Today’s topic, for me is a particularly important one–choosing a school. It’s one that I’m so enthusiastic about and I know that for most parents it’s probably one of the biggest concerns that you have when moving internationally: the children!
How are my children going to settle in Australia?
What is the Australian curriculum?
How do Australian schools compare?
As a parent myself, I understand how difficult this can be. I’ve moved my children around the world a number of times. In 2006 we moved internationally twice in the same year, hence I understand and completely relate to the concerns of parents who are moving their children internationally.
From the onset, I want to assure you, we worry a lot more than what the children do.
We are the ones that are worrying about; “Will they make friends?” “Will they settle in?”
To be honest, children live in the moment and from my own experience, they bounce pretty well. Children deal with change really well. I want to really reassure parents that as much as you might feel this is scary—moving your children around the world—you’re only scared of what you don’t know. Let me help you to better understand what lies ahead, that way, you can prepare and relax a little.
In today’s video, I hope to cover some points on how and what you can research before you arrive and how you can prepare the children. I’ll be going through some of the school options that you have available to you in Australia, the difference between those options—the different schooling streams, the costs, the budget—and what you can do to shortlist and prepare prior to your arrival.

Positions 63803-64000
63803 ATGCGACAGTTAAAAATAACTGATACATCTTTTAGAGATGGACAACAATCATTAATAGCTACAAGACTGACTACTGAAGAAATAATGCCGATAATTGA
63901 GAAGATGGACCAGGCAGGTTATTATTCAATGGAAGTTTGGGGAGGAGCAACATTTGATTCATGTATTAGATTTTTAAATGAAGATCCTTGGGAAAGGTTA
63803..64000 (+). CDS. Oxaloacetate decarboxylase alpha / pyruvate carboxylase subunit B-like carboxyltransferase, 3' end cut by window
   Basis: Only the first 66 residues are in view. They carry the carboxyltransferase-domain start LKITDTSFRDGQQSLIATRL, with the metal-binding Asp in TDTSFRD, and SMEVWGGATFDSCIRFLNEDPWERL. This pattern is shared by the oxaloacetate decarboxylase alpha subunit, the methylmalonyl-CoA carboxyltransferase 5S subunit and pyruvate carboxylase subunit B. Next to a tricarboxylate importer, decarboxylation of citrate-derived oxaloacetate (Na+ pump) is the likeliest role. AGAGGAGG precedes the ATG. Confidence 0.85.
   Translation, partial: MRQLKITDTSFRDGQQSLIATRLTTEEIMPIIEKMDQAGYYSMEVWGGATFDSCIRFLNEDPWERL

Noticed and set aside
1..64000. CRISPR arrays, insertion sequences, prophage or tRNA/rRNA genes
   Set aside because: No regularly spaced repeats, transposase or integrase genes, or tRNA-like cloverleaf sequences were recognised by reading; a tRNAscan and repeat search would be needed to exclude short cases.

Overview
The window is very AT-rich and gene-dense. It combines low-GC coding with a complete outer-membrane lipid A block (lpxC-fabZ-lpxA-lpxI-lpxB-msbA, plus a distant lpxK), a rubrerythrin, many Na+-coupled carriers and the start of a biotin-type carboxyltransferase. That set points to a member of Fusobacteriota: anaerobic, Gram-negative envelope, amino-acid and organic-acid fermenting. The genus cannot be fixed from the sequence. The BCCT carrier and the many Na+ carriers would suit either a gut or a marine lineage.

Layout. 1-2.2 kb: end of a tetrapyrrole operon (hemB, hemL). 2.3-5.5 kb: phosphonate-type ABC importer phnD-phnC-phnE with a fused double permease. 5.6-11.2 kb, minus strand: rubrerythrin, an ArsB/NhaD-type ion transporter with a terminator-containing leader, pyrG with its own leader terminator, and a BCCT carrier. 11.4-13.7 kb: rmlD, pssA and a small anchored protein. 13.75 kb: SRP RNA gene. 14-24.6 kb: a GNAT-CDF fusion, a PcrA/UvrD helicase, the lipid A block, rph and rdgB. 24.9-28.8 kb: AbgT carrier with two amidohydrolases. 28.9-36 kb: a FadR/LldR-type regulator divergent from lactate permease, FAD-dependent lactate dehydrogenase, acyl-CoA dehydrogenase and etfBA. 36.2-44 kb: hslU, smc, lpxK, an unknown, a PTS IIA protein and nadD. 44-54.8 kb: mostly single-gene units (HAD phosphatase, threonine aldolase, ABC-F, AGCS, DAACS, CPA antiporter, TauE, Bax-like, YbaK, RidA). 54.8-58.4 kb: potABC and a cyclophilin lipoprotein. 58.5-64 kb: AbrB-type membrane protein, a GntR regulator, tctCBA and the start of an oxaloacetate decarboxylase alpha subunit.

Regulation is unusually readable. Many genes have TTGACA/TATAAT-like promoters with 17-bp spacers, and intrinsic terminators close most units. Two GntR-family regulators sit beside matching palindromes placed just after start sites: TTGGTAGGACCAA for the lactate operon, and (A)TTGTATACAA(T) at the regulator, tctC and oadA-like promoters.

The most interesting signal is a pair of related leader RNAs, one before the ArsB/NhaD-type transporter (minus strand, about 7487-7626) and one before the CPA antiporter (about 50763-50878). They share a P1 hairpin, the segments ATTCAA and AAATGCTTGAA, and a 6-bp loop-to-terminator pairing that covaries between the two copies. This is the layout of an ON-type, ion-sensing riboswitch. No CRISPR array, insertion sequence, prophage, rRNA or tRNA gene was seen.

Some of the things that I’ll discuss might feel quite obvious. But as parents, I think sometimes we also just need to be reminded to be good listeners and to understand what children need and how we can support them.
Let’s kick off with schools in Australia.
Choosing a School in Australia
As with everything in Australia, there’s a number of names for just about anything so it can be quite a minefield when you’re trying to Google. You will see words such as ELC, kindy, secondary school, high school, junior high.
These names can change depending on which state you’re in as well. Each state will have different rules and regulations. Thus, I do encourage you to check with your education authority in the state that you’ll be moving into.
Three Mainstreams Of Schooling In Australia
There are three types of schools in Australia: the State or Government schools, Semi-Private schools, and Private or Independent schools. In the following sections, I’ll be discussing their differences, mainly focusing on tuition fees, structure, zones, and so on.